<< problem 106 - Special subset sums: meta-testing Diophantine reciprocals I - problem 108 >>

# Problem 107: Minimal network

The following undirected network consists of seven vertices and twelve edges with a total weight of 243.

The same network can be represented by the matrix below.

ABCDEFG
A 161221
B16  1720
C12  28 31
D211728 181923
E 20 18  11
F  3119  27
G   231127

However, it is possible to optimise the network by removing some edges and still ensure that all points on the network remain connected.
The network which achieves the maximum saving is shown below. It has a weight of 93, representing a saving of 243 - 93 = 150 from the original network.

Using network.txt (right click and 'Save Link/Target As...'), a 6K text file containing a network with forty vertices,
and given in matrix form, find the maximum saving which can be achieved by removing redundant edges whilst ensuring that the network remains connected.

# My Algorithm

I use Prim's algorithm (see en.wikipedia.org/wiki/Prim's_algorithm):

• done contains these nodes where all connections are optimized
• done contains initially an arbitrarily chosen node
• algorithm is finished when done contains all nodes
• in each iteration, one node is added to done
• store all edges in next where one node is in done and the other node isn't
• sort next by the weight
• pick the lowest
• add that edge to the optimized graph minimal
• add the other edge's node to done, too
There will be 40-1=39 iterations. The most time-consuming part is locating all potential edges.
The "true" algorithm of Prim uses a priority queue quite efficiently whereas I rebuild it from scratch every time.
Nevertheless, my code solves the 2500x2500 networks of Hackerrank within less than a second.

## Modifications by HackerRank

• the input format is completely different
• two nodes may be connected via multiple edges
• print the optimized weight instead of the gain

# Interactive test

This feature is not available for the current problem.

# My code

… was written in C++11 and can be compiled with G++, Clang++, Visual C++. You can download it, as well as the input data, too. Or just jump to my GitHub repository.

The code contains #ifdefs to switch between the original problem and the Hackerrank version.
Enable #ifdef ORIGINAL to produce the result for the original problem (default setting for most problems).

       //#define ORIGINAL

#include <iostream>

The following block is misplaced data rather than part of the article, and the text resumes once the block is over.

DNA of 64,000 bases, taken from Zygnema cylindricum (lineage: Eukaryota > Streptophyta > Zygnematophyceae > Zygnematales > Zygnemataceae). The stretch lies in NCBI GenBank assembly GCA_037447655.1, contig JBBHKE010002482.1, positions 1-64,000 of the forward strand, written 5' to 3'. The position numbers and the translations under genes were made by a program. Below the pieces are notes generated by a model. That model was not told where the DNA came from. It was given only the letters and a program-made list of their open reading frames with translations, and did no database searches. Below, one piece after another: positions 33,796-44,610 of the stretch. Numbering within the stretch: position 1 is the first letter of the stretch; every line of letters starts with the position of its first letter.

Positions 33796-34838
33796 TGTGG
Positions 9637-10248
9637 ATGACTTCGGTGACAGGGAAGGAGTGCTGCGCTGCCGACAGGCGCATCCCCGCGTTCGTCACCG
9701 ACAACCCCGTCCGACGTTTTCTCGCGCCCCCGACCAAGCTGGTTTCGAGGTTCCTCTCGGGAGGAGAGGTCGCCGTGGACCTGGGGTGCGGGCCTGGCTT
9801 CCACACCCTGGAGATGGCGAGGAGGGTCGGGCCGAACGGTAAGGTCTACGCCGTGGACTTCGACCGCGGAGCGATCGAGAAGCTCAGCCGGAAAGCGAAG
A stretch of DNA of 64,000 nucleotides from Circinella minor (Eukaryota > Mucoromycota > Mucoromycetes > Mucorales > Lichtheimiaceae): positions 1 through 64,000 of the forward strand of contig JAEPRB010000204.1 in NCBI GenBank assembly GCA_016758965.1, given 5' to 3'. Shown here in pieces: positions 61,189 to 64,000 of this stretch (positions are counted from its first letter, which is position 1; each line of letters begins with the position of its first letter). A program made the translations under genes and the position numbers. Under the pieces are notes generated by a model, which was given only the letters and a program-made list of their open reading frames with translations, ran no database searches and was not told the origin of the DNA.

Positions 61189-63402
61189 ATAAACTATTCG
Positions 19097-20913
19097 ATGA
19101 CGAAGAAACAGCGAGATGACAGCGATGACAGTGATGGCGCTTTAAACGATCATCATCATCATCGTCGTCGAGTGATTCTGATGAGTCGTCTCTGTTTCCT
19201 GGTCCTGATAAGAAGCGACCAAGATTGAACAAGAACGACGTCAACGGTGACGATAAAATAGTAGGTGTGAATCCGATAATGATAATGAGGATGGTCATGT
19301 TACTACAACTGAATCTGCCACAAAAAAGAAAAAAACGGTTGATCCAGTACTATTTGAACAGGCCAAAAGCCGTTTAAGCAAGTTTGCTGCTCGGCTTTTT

#include <set>
#include <map>
#include <queue>

typedef unsigned int Node;
typedef unsigned int Weight;

// connect two nodes and assign a weight
struct Edge
{
Node from;
Node to;
Weight weight;

// for sorting
bool operator<(const Edge& other) const
{
// STL's priority queue returns the __largest__ element first, therefore I invert the comparison sign
if (weight != other.weight)
return weight > other.weight;

// sort by nodes, too, to avoid collisions of nodes with the same weight
// the order doesn't matter, these nodes just "have to be different"
if (from   != other.from)
return from   < other.from;

}
};

// all edges (full network)
std::map<std::pair<Node, Node>, Weight> network;
// all nodes
std::set<Node> nodes;
// weight of the full network, including duplicate connections
unsigned int initialSum = 0;

// insert an edge into the network, true if already existing
void addEdge(Node from, Node to, Weight weight)
{
// count all originals weights
initialSum += weight;

// all edges have the lower ID first (I can do that because it's an undirected graph)
if (from > to)
std::swap(from, to);

auto fromTo = std::make_pair(from, to);
if (network.count(fromTo) != 0)
// has the existing edge a lower or the same weight ? => we're done
if (network[fromTo] <= weight)
return;

// store new (or improved) connection between two nodes
network[fromTo] = weight;
nodes.insert(from);
nodes.insert(to);
}

int main()
{
#ifdef ORIGINAL
// read Project Euler's weird file format
for (unsigned int i = 0; i < 40; i++)
for (unsigned int j = 0; j < 40; j++)
{
char c = 0;
unsigned int weight = 0;
// CSV-format
while (c != ',' && c != '\n')